Last week I asked for non-obvious sonnet suggestions, and then most of you suggested 130, “My lover’s eyes are nothing like the sun,” which is the most overused sonnet he ever wrote. So THANKS A LOT, GUYS. But to be fair, it is a great one. I didn’t pick it, but I did end up picking one of the other most overdone sonnets, so it evens out. Without going into needless detail, it was an unexpectedly horrible week for me: I spent the first three days flat on my back with illness, and the last four days scrambling like mad to meet a surprise deadline. When my friend called Sunday night to set up a recitation session, I hadn’t slept in 59 hours and hadn’t even started a poem. I didn’t want to drop the week, though, so I summoned the Internet and grabbed the easiest one (ie, the one I already knew four lines of) and memorized 29, “When in disgrace with fortune and men’s eyes”:
When in disgrace with fortune and men’s eyes,
I all alone beweep my outcast state,
And trouble deaf Heaven with my bootless cries,
And look upon myself, and curse my fate
Wishing me like to one more rich in hope:
Featured like him, like him with friends possessed;
Desiring this man’s art, or that man’s scope;
With what I most enjoy contented least.
Yet in these thoughts myself almost despising,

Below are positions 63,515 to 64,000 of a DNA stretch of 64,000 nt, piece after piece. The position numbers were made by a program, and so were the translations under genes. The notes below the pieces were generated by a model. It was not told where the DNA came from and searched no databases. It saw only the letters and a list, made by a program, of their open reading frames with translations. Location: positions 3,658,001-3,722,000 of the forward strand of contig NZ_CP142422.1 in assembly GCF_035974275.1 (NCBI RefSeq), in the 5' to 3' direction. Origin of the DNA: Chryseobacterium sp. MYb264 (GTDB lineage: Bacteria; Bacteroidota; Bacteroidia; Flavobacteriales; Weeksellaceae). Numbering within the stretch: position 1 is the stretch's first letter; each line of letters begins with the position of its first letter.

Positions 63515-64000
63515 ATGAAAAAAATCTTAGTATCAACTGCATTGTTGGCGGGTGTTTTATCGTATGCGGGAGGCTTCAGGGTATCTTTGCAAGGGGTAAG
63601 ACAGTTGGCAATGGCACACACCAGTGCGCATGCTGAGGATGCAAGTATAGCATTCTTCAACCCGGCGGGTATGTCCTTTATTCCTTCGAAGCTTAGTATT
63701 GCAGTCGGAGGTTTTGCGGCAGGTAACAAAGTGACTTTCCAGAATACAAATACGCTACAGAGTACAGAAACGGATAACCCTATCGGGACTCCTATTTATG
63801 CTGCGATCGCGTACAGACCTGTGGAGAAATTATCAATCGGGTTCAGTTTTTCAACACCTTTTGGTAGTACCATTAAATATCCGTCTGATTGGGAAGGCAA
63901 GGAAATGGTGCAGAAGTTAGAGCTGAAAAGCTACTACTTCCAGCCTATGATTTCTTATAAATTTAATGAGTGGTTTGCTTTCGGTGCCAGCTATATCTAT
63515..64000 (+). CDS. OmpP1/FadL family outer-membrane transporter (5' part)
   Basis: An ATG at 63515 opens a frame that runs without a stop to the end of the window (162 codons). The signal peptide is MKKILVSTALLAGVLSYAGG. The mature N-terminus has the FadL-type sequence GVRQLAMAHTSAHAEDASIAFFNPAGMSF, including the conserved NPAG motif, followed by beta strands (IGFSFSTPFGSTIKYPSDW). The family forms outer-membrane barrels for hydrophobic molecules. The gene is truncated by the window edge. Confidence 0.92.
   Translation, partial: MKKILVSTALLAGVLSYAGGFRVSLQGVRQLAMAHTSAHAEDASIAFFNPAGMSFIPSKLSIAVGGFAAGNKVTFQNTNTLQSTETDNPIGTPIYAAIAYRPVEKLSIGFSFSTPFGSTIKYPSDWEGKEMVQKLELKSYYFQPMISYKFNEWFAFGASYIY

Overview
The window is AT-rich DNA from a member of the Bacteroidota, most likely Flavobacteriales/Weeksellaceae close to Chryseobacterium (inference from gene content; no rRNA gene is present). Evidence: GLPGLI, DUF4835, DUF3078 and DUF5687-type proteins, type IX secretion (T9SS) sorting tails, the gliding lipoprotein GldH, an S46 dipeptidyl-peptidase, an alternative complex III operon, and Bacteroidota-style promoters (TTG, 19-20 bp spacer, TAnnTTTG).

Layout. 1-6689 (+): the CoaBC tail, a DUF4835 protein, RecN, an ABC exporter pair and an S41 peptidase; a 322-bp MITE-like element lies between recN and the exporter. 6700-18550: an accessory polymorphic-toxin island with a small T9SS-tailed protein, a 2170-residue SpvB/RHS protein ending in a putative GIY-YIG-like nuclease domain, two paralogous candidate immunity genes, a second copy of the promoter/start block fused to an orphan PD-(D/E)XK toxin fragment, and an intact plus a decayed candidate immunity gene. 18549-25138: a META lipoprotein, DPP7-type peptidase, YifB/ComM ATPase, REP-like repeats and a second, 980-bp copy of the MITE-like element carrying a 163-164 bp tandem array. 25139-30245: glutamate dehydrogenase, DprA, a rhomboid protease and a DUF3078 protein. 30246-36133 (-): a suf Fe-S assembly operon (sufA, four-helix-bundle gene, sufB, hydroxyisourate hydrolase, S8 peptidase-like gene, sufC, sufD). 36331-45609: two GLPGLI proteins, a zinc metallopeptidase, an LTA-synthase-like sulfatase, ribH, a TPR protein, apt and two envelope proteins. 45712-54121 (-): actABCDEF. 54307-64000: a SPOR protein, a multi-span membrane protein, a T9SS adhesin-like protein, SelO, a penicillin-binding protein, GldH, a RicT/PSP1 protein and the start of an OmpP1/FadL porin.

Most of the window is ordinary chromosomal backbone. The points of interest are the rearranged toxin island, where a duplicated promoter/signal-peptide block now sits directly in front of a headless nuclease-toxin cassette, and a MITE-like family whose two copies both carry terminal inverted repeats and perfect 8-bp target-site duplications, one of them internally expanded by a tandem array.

Happily I think on thee, and then my state
Like to the lark at break of day arising
From sullen Earth, sings hymns at Heaven’s gate.
For thy sweet love remembered such wealth brings,
That then I scorn to change my place with kings.
This week is Harlem Renaissance, and I’m doing Langston Hughes’ “Mother to Son”:
Well, son, I’ll tell you:
Life for me ain’t been no crystal stair.
It’s had tacks in it,
And boards torn up,
And places with no carpet on the floor —
But all the time
I’se been a-climbin’ on,
And reachin’ landin’s,
And turnin’ corners,
And sometimes goin’ in the dark
Where there ain’t been no light.
So boy, don’t you turn back.
Don’t you set down on the steps
‘Cause you finds it’s kinder hard.
Don’t you fall now —
For I’se still goin’, honey,
I’se still climbin’,
And life for me ain’t been no crystal stair.
I’m a huge fan of Langston Hughes, and this is one of my favorites. If you’ve never read him, look him up–everything that man wrote is smart, brilliant, and completely original.